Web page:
By Tom Brueggemann | Thompson on Hollywood August 5, 2014 at 4:33PM
Epix, the multi-platform (premium cable, satellite and streaming) movie company co-owned by Paramount, MGM and Lionsgate, is promoting carefully-crafted spots for its initial showings of Alexander Payne's acclaimed "Nebraska" premiering this Sunday night. To the surprise of Payne and his team, some of these will be in color.
The audio of these spots reads:
"Nominated for six Academy awards, including Best Actor, Best Picture and Best Cinematography, experience Alexander Payne's masterful black and white vision, and for the first time, Epix brings you the full color version for a limited time showing. See Nebraska in two totally different states. Sunday at 8 p.m., followed by the world premiere of the color version, exclusively on Epix. We get big movies."
In recent years, with the decline of black-and-white film stock and the lack of processing facilities, and the move to near-universal use of digital methods to shoot and exhibit films, it has become routine for distributors to make color versions of black-and-white films available. Studios often want color alternatives for ancillary markets (particularly foreign TV). In at least one case, John Boorman's "The General" (1998), the DVD release included both the black-and-white release version and a color one (described as "desaturated") for sale and rent. So having a color version in reserve is not unusual.
Albert Berger, who along with Ron Yerxa produced "Nebraska," told me he was unaware that Epix was going to show the color version. To his knowledge Payne was also unaware. He said that their contract with Paramount -- which financed and released the film -- precluded most major showings, including theatrical and DVD/Blu-Ray - from being anything other than the black-and-white original version. When asked about the color version, Payne in interviews last fall explained that the studio was contractually required because of some foreign TV deals to deliver a color version, but that his expectation was minimal exposure in such countries as Moldova, Sierra Leone and Laos. He hoped that the color version would never be seen. Clearly Payne and his producers never anticipated any domestic showings of the color version.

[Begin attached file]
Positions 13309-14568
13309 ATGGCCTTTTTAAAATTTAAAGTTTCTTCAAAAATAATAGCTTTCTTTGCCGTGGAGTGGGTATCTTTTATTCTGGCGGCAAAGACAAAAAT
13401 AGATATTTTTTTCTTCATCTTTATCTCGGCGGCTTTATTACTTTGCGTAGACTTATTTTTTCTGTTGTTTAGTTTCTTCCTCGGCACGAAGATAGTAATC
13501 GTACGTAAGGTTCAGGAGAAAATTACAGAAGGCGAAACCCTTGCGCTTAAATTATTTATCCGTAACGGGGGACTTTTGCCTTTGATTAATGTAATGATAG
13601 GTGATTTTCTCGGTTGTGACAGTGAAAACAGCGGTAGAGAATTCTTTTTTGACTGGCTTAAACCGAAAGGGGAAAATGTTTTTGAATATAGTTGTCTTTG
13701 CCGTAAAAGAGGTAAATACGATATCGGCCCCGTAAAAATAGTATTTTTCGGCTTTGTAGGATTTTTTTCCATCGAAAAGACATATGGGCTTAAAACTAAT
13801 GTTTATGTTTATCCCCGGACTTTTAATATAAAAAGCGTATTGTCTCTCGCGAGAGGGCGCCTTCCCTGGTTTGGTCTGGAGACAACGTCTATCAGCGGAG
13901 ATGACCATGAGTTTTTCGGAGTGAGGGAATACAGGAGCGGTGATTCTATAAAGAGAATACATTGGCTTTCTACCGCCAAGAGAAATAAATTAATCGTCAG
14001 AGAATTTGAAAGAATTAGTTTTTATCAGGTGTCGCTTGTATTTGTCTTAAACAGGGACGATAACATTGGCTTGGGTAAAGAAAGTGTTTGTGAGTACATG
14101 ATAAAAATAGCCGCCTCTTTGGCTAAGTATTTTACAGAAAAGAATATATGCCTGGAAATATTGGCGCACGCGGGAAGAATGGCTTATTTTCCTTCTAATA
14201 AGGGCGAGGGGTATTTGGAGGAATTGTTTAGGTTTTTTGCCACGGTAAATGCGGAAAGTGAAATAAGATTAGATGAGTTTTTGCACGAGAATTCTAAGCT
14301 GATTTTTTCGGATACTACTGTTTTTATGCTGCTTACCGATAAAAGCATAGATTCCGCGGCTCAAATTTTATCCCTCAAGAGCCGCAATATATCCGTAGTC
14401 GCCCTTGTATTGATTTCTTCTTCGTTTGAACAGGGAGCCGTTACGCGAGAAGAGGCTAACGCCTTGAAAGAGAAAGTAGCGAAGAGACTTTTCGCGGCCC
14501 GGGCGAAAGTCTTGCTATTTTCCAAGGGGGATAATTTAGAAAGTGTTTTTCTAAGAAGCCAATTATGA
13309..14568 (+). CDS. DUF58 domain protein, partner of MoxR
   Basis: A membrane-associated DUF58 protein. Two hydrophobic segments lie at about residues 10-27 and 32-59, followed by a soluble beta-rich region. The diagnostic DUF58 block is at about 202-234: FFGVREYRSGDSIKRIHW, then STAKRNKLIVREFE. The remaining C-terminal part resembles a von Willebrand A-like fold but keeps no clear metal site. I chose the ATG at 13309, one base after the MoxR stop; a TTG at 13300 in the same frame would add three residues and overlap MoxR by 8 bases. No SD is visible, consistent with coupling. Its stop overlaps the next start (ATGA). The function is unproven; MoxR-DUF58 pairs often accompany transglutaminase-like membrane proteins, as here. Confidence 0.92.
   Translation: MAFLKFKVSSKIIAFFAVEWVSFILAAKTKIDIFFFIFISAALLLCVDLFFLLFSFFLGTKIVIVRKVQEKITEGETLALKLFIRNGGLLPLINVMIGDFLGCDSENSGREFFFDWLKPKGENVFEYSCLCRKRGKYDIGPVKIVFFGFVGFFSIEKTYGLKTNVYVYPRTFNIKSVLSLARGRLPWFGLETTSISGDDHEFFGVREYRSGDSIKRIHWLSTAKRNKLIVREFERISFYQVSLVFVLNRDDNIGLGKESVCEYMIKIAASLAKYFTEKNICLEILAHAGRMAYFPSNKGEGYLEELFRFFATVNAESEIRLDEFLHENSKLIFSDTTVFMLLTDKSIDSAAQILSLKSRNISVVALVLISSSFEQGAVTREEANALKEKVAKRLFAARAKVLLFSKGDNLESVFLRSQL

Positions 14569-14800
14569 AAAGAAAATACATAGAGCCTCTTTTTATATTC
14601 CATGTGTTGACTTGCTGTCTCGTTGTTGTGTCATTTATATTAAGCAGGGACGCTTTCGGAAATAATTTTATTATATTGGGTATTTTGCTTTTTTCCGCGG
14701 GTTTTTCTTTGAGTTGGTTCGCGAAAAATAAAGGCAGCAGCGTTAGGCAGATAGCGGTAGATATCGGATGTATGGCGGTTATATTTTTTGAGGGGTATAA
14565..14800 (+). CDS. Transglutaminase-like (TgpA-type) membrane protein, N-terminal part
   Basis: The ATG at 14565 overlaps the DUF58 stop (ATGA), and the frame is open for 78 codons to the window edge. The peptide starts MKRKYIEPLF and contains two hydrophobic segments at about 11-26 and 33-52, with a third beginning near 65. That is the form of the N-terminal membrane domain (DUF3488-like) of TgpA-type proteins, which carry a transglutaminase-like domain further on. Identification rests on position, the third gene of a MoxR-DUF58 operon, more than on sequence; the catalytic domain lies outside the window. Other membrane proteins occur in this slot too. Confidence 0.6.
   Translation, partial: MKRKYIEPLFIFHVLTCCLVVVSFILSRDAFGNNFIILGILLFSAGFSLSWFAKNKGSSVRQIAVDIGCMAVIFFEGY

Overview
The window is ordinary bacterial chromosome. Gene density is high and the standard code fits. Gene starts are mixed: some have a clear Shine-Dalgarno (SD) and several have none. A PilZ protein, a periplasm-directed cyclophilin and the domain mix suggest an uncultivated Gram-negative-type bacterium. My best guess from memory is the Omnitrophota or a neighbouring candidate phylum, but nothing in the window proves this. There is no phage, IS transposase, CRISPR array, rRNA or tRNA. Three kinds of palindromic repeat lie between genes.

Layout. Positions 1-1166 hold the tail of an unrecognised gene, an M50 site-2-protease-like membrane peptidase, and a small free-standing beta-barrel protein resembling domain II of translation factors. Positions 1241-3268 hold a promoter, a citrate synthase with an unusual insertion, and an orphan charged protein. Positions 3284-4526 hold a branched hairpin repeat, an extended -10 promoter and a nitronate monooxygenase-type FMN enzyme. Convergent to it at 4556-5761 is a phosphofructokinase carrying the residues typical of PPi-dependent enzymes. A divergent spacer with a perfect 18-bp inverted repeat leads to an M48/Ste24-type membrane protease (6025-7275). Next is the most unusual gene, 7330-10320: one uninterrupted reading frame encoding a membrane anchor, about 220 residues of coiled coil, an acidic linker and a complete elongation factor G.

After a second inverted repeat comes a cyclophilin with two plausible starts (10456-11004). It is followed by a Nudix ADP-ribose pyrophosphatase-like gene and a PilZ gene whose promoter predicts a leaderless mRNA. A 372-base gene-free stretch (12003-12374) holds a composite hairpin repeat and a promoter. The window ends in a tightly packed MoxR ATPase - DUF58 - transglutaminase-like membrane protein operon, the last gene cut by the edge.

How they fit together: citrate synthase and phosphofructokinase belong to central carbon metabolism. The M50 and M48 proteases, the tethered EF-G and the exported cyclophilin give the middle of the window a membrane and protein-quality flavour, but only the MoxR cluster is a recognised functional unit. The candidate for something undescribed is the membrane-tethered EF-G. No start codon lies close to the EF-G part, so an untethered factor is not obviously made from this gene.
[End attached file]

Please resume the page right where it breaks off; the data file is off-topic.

Though it is hard to imagine "Nebraska" as anything other than a black-and-white film, Payne had to cut the budget to $12 million because of anticipated smaller ultimate revenues. With $17 million in domestic box office and as much in marketing (including expensive awards ads), the roughly $8 million returned in domestic film rental means that other sources would need to fill the deficit gap. The foreign theatrical gross total is unpublished, but is likely to have been less than domestic. It is unclear what benefit an alternative color version brings to Epix, which is a subscriber service as opposed to a single-time buy (where arguably a color version might draw some additional appeal; their VOD and other streaming outlets arguably might get a few additional sales).
The color conversion process is not remotely the same as the abysmal attempts some decades ago in the early days of video when Ted Turner and others tried to "colorize" classic black-and-white films to attract more contemporary audiences, which always looked ugly and unappealing. Payne, who is meticulous about his films as much as any top director, did personally supervise the post-production of the color version, according to Berger, despite hoping it never would be seen. In the new digital era, similar to classic black-and-white cinematography, the craftspeople design the entire film to look its best, from sets, costumes, hair design to repainted buildings that work in black-and-white but would look inappropriate in their actual hues. Payne did present a color version which was reprocessed digitally to look more reasonable than what it might have if untouched, but again against his stated wishes and hoping it would have limited or no exposure.
In the meantime, in checking Epix' website schedule as well as TiVo's listings, no distinction is made (other than in the spot for Sunday) as to which are in black-and-white or color. Until Sunday, we won't know for sure if they will alert some viewers that the color version is not the original or that other black-and-white showings are available, meaning that some will never realize they are seeing something the director never meant to be shown.